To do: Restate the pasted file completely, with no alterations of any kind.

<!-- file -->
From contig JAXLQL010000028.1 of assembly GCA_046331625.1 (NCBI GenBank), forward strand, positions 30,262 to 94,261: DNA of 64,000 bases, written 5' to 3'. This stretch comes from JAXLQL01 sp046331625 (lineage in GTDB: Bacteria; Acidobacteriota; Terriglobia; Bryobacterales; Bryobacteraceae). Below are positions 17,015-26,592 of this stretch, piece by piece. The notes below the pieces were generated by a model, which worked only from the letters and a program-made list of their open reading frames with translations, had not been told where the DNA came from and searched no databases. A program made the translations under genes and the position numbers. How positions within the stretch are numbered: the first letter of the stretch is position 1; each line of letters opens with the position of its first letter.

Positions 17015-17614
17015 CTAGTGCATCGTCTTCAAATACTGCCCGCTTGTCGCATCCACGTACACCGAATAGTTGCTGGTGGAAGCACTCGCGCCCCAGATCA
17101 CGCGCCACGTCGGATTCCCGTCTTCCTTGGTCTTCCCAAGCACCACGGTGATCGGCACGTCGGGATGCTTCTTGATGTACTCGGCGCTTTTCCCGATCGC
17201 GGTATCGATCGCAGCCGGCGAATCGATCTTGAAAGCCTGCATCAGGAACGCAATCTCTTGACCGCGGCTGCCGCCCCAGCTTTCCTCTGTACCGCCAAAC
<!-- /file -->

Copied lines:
From contig JAXLQL010000028.1 of assembly GCA_046331625.1 (NCBI GenBank), forward strand, positions 30,262 to 94,261: DNA of 64,000 bases, written 5' to 3'. This stretch comes from JAXLQL01 sp046331625 (lineage in GTDB: Bacteria; Acidobacteriota; Terriglobia; Bryobacterales; Bryobacteraceae). Below are positions 17,015-26,592 of this stretch, piece by piece. The notes below the pieces were generated by a model, which worked only from the letters and a program-made list of their open reading frames with translations, had not been told where the DNA came from and searched no databases. A program made the translations under genes and the position numbers. How positions within the stretch are numbered: the first letter of the stretch is position 1; each line of letters opens with the position of its first letter.

Positions 17015-17614
17015 CTAGTGCATCGTCTTCAAATACTGCCCGCTTGTCGCATCCACGTACACCGAATAGTTGCTGGTGGAAGCACTCGCGCCCCAGATCA
17101 CGCGCCACGTCGGATTCCCGTCTTCCTTGGTCTTCCCAAGCACCACGGTGATCGGCACGTCGGGATGCTTCTTGATGTACTCGGCGCTTTTCCCGATCGC
17201 GGTATCGATCGCAGCCGGCGAATCGATCTTGAAAGCCTGCATCAGGAACGCAATCTCTTGACCGCGGCTGCCGCCCCAGCTTTCCTCTGTACCGCCAAAC